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Dr. Bill's Commentaries

Dr. Bill Quick began writing at HealthCentral's diabetes website in November, 2006. These essays are reproduced at D-is-for-Diabetes with the permission of HealthCentral.

Fraud Alert for People with Diabetes   (March 19, 2012))

The Office of Inspector General (OIG) at the Department of Health and Human Services posted a "Fraud Alert for People with Diabetes" on March 13.

They point out that "criminals who plot to defraud the Government and steal money from the American people have a new target: people with diabetes." They indicate that someone may call you, and indicate they are from the government or a diabetes association, and offer you free diabetes supplies such as BG meters or strips (or non-diabetes supplies like heating pads or joint braces). Or you may receive unsolicited merchandise by mail.

There's an eye-opening report at the AARP website of one such phone scam: Dialing for Diabetics. It starts "The phone at my home rang one recent Wednesday evening, and on the other end was a woman with exciting news for me: "You qualify to receive free diabetes supplies." Records identified me as having the condition, she said... Her offer, of course, seemed less than authentic... First, I don't have diabetes..."

What to do? The OIG suggests:

1)       Do not provide your Medicare number [or other insurance info] or other personal information if called by someone offering "free" supplies.

2)       Report the Call to the OIG Hotline at 1-800-HHS-TIPS or online at

3)       Check Your Medicare Summary Notices and Medicare bills for items you might not have ordered, or for multiple billing for the same item.

4)       Do Not Accept Items That You Did Not Order. The OIG suggests that you should refuse the delivery and/or return to the sender. Keep a record of the sender's name and the date you returned the item(s) to help OIG catch any future illegal billing.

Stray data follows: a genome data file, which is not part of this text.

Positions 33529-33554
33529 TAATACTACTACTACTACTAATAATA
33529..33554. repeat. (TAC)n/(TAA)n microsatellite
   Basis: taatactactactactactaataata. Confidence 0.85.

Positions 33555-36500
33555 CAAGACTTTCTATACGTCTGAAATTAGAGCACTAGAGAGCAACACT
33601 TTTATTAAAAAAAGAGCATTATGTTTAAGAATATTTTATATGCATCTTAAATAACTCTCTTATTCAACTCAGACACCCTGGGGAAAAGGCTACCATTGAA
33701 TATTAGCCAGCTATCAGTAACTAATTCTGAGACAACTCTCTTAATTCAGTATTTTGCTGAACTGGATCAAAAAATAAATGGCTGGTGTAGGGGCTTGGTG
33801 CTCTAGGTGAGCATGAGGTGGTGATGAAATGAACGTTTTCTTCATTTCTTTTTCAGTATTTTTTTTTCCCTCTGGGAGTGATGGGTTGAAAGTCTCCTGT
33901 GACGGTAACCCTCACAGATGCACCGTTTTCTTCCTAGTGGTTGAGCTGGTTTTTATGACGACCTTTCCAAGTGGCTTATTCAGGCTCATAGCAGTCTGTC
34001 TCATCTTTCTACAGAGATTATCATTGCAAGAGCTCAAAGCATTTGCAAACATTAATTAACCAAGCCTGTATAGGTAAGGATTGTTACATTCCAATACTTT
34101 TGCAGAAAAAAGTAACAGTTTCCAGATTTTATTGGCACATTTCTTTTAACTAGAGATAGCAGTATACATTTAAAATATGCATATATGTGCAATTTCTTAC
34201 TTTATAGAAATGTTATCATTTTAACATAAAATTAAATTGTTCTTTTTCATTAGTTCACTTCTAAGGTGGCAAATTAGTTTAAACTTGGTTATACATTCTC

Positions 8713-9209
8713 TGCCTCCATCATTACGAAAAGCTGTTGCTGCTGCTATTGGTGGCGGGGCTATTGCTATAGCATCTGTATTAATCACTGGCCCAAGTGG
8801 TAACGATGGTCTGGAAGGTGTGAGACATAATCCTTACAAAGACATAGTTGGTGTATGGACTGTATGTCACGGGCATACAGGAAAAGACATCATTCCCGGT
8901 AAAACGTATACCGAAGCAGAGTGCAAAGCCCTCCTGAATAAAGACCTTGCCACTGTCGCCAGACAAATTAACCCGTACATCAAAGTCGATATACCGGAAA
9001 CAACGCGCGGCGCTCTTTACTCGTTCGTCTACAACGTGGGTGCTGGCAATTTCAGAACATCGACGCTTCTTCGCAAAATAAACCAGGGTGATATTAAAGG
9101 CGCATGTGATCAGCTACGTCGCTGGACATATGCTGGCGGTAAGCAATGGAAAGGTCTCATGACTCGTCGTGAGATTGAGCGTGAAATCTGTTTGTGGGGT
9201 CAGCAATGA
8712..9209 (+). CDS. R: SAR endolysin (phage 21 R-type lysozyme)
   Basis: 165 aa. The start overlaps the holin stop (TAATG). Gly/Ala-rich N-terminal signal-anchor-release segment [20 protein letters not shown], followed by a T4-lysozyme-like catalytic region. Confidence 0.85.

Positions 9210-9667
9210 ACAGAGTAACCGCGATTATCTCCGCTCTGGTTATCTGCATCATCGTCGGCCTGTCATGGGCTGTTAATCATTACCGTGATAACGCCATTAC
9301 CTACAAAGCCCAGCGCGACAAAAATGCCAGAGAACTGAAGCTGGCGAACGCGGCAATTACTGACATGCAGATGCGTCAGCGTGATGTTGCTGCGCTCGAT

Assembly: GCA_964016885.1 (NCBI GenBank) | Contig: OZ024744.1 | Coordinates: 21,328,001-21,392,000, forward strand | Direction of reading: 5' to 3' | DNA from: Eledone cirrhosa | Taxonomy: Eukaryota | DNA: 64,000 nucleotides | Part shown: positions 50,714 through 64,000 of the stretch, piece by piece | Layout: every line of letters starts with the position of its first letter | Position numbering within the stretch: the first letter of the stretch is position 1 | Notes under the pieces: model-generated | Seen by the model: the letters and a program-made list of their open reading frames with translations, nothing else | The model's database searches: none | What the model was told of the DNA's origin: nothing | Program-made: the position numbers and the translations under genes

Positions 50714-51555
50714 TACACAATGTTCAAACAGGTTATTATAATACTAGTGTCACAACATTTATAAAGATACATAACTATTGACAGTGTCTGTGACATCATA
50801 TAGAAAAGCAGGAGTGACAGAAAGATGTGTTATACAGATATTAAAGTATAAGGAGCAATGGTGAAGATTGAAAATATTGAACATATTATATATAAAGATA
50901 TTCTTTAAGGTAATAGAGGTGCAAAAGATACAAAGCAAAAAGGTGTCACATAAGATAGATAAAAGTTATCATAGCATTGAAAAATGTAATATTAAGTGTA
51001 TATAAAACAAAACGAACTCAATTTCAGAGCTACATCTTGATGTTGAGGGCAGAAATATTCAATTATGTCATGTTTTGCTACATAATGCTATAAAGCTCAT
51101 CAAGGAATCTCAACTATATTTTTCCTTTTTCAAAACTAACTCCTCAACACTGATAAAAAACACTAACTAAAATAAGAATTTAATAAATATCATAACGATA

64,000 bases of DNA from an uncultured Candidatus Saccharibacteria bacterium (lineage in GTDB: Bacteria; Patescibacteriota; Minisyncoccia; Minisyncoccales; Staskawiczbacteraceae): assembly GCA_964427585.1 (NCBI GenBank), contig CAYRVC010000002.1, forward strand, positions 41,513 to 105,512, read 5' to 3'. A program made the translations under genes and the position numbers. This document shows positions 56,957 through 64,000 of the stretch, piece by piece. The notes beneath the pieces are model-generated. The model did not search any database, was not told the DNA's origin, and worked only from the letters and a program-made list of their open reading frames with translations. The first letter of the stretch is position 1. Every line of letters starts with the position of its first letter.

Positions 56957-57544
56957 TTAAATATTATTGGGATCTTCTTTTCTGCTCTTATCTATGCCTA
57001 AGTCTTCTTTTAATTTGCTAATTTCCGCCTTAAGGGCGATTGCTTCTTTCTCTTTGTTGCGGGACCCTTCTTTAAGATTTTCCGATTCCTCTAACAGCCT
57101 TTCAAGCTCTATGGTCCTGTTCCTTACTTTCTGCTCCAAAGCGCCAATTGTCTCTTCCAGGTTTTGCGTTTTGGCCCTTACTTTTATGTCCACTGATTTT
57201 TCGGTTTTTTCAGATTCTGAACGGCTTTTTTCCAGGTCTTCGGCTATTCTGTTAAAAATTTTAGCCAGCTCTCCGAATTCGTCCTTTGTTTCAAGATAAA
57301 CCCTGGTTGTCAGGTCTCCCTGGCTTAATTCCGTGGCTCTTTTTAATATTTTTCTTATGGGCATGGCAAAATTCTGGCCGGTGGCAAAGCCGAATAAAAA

[I'm a bit surprised at this fourth suggestion. Returning the item before getting the OIG involved sounds like it would make it more difficult to respond to any questions that the OIG might have about the package; it seems easier to me to simply keep the package or items, and be prepared to follow the advice of the OIG staff when they touch base with you.

I also had a vague memory that unsolicited merchandise is yours to keep, and the United States Postal Inspection Service agrees with me: They have a discussion at Receipt of Unsolicited Merchandise -- "If you do not wish to pay for unsolicited merchandise or make a donation to a charity sending such an item, you may do one of three things (in each case, by law, you have no obligation to the sender):

  • If you have not opened the package, you may mark it "Return to Sender," and the Postal Service will return it with no additional postage charged to you.
  • If you open the package and don't like what you find, you may throw it away.
  • If you open the package and like what you find, you may keep it for free. In this instance, "finders-keepers" applies unconditionally.

Furthermore, it is illegal for a company that sends you unordered merchandise to follow the mailing with a bill or dunning communication."]

Oh, and don't trust the Caller ID that pops up when you receive one of these scam phone calls: it's probably a "spoofed" Caller ID: see Wikipedia for a discussion of Caller ID spoofing. Despite attempts to outlaw the practice, even Google accepts ads from companies providing Caller ID spoofing; when you enter "spoof caller id" you get Google ads that suggest "Spoof Caller ID Now - Totally Private. Totally Fun." and "Make Spoof Calls Today -Caller ID Spoof for Professionals."

Back to the main point: Don't be surprised if scammers call you about "free" diabetes supplies.

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This page was new at D-is-for-Diabetes August 20, 2012

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